John Bellairs successfully creates here the evocative world of Fifties childhood - listing to radio programs with unprovocative titles like, 'The House of Mystery,' whilst munching a plateful of Ritz crackers and cream cheese. Mind you, wasn't it still called the wireless in the early Fifties? The anachronism can be easily forgiven for so much of the atmosphere and sense of time is perfect. Johnny, living with his grandparents, is involved in a world of 'grown-up' conversation, littered with archaeological phrases and references. From mummies, it's but a short step in a boy's imagination to ghosts and hauntings, and an even shorter step to being embroiled in an adventure that makes 'The House of Mystery' seem as tame as Larry the Lamb.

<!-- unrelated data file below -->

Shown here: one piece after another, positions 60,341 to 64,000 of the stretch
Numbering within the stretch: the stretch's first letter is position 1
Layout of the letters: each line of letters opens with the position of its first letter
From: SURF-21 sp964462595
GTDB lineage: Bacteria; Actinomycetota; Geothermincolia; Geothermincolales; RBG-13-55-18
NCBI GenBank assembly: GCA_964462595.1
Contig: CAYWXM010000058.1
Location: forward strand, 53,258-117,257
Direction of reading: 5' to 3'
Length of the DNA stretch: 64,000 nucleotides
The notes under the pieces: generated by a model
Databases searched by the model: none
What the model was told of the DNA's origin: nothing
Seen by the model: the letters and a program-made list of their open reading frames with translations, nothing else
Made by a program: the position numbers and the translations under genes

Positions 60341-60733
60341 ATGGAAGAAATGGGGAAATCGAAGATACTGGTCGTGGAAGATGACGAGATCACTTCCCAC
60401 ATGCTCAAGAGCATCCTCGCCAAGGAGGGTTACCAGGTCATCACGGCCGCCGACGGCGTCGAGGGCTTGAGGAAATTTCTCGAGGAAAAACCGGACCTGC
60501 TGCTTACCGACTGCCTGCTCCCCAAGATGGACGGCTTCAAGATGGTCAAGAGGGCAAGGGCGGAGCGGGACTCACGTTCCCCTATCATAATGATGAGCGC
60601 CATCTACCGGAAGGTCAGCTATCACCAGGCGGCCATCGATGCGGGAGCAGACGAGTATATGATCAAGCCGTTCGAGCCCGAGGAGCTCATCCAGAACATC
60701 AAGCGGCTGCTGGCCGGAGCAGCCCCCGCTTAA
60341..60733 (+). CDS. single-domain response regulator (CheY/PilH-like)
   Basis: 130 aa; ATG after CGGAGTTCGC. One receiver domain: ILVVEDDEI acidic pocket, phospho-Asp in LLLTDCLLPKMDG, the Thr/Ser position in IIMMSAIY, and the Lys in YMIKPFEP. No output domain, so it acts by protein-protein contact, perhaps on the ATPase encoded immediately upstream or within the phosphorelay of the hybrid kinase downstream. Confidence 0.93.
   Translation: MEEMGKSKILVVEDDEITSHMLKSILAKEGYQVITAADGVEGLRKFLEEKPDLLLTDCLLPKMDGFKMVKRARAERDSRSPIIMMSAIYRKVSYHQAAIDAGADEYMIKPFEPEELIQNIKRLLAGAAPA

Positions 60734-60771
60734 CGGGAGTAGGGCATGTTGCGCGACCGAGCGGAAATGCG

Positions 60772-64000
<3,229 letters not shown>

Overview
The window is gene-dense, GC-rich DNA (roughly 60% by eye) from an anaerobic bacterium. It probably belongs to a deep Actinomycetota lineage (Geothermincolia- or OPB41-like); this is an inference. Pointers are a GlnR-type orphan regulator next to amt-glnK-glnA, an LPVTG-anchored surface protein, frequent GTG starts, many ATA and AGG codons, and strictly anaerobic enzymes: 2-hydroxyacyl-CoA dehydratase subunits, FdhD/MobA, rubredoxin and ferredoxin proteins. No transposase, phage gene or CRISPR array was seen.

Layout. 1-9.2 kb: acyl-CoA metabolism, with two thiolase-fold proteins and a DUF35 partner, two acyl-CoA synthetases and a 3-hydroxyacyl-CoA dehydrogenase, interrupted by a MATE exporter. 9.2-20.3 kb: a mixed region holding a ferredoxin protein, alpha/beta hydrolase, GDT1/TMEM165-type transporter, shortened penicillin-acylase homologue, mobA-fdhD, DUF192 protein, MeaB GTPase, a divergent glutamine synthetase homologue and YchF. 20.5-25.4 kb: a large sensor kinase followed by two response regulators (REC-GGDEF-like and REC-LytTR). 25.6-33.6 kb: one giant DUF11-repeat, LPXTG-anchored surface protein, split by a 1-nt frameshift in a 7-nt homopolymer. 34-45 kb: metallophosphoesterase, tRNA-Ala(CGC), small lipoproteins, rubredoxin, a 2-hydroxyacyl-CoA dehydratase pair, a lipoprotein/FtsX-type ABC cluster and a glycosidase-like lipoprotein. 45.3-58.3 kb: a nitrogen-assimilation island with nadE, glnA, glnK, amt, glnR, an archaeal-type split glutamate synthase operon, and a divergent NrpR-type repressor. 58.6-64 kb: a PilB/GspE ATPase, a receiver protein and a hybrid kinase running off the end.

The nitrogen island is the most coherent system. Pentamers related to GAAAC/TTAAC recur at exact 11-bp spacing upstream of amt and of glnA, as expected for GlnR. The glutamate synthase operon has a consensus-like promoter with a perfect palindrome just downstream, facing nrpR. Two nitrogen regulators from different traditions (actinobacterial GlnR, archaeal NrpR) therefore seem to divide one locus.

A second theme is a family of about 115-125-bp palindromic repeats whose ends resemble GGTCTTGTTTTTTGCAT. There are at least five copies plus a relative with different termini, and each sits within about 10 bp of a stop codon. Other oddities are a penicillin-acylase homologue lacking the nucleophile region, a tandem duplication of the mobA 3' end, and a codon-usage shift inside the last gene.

Books for Keeps
No. 42, January, 1987, p. 9.